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Mike Powis of Bay Point shuts a gate used by hikers to hike in the hills above his development, which is considered open space, and has a no trespassing sign on the front in Bay Point, Calif., on Oct.26, 2012. Residents of the Bay Point neighborhood are concerned about work being done on an adjacent open space property since the land was acquired last year by Testament Investments LLC, a company linked to Jacqueline Seeno. (Dan Rosenstrauch/Staff)

BAY POINT -- One reason Mike Powis bought his house was its location adjacent to rolling hills and hiking trails set aside as open space.

Now, there are deep grooves cut into those hills. And where the land slopes down to a street stands a large a "no trespassing" sign, even though the area west of Powell Drive is zoned as open space meant to be accessible to the public. All the changes have happened since the previous owner sold the 90-acre parcel to Testament Investments LLC, which lists Jacqueline Seeno as the active officer, last December.

"When we bought here, we expected the hills to be open space forever. And I'm getting the feeling that's not what they are doing. They are defacing the hills and cutting big things on it," said Powis.

A representative of Seeno Construction Co. declined to comment.

The land was zoned as open space as a condition of approval in 1991 for KB Home to build two subdivisions. The parcel has been sold to other private landowners since then, but that does not change the requirement for it to remain open space.

In recent months Testament extended barbed wire to an existing trail head gate that had allowed passage to the open space area and put up the large "no trespassing" sign on the gate, neighbors say.

"They want to prevent the public from going into this area, but the public has a right to go into this area," Ray O'Brien said. "This is the history of the Seenos. They do what they want to do and then deal with the consequences."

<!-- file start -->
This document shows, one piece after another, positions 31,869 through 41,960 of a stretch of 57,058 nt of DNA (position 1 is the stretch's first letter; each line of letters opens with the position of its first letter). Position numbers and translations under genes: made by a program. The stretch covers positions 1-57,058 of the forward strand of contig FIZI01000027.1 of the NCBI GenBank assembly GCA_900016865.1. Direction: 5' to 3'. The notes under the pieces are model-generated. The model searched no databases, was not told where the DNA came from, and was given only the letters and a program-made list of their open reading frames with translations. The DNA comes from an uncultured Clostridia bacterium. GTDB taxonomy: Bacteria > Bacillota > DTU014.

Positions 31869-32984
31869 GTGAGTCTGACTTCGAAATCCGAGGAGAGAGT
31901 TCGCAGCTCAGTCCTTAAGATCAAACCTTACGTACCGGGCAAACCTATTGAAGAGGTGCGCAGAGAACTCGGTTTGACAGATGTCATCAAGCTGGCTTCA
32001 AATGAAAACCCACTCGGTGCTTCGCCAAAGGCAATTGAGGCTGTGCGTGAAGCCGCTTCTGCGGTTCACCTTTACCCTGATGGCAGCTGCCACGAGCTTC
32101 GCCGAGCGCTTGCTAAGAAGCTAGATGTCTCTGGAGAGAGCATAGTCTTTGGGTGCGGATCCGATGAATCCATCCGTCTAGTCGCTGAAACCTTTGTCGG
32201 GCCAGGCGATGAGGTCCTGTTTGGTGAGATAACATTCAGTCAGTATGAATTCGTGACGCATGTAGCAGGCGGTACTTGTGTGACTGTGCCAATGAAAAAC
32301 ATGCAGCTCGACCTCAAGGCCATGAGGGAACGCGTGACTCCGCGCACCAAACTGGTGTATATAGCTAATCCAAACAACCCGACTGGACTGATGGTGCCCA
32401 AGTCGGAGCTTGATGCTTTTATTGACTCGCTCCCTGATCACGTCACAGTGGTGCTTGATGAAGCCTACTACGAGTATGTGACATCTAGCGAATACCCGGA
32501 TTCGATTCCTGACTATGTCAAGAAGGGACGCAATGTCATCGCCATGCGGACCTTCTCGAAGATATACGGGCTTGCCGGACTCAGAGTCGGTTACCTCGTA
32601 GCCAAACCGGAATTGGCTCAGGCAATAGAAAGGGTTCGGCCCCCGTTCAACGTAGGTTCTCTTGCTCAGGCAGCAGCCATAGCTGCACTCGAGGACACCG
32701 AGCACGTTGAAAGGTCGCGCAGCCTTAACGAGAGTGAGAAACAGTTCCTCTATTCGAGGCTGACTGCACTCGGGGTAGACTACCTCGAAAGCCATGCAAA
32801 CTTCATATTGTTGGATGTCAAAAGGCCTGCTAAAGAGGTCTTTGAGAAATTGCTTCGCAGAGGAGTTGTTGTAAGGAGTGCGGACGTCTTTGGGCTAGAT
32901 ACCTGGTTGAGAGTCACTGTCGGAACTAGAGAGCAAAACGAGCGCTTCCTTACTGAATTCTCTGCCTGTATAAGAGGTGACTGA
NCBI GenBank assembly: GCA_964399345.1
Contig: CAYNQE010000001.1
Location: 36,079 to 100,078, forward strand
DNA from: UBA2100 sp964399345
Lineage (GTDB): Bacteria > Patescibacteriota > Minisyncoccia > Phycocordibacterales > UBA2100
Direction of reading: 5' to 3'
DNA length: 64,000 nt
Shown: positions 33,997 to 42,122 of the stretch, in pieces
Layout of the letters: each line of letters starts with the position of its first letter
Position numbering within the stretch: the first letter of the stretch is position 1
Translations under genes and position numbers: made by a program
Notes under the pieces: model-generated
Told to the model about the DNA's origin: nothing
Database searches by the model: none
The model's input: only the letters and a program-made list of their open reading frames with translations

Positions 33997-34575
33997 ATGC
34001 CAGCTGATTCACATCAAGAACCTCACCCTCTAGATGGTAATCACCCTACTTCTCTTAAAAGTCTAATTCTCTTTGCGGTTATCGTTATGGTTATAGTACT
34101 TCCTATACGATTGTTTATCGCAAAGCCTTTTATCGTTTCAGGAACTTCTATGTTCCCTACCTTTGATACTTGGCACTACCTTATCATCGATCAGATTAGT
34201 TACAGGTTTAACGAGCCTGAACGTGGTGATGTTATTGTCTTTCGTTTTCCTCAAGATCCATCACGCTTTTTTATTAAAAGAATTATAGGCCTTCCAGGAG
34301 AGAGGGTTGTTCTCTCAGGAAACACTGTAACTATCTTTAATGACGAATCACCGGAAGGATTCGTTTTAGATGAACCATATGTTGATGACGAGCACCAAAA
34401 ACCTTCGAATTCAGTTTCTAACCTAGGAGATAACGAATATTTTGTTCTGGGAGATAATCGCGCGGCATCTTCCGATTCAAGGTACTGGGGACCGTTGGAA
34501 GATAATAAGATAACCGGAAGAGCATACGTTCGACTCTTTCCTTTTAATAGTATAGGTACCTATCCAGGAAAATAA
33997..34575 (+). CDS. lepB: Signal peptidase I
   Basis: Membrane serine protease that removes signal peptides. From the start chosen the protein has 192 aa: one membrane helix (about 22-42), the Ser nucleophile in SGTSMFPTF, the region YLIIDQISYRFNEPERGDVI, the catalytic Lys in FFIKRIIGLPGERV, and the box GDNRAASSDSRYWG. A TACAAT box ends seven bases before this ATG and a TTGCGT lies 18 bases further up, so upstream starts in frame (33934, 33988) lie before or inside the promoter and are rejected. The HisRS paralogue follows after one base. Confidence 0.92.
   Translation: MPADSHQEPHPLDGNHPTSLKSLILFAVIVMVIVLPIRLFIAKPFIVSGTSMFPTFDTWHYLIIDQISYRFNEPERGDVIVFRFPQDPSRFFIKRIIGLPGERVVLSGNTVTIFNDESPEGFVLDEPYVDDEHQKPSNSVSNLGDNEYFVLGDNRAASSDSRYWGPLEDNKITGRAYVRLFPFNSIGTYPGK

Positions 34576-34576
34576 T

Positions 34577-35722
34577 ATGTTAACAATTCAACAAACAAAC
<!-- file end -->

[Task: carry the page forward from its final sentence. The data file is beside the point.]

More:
Testament has since installed an adjacent pedestrian gate next to the gate with the "no trespassing" sign.

O'Brien sent a letter to county officials, saying he had concerns that grading work was being done on the land without proper permits.

The county is keeping on eye on the changes, but at this time has determined that the grooves dug into the land do not amount to illegal grading, said Brian Balbas, Contra Costa's deputy director of public works.

A Testament representative told Balbas it has improved existing fire breaks on the land in preparation for bringing cattle to graze there. Cattle grazing is allowed on the land and has been done by previous owners.

Balbas said the county will also post public access signs on the pedestrian gate, and that Testament has agreed to modify its "no trespassing" sign on the adjacent gate. But on Friday, the sign was still there.

"(Testament is) going to come with a custom sign that is more appropriate for that area," so it won't send a mixed message, said Balbas. "It is a bit confusing."

Powis would like see the sign removed.

"It would be nice to get rid of that big 'no trespassing' sign," he said "It's really intimidating, considering there is an open trail there."

Contact Eve Mitchell at 925-779-7189. Follow her on Twitter.com/eastcounty_girl.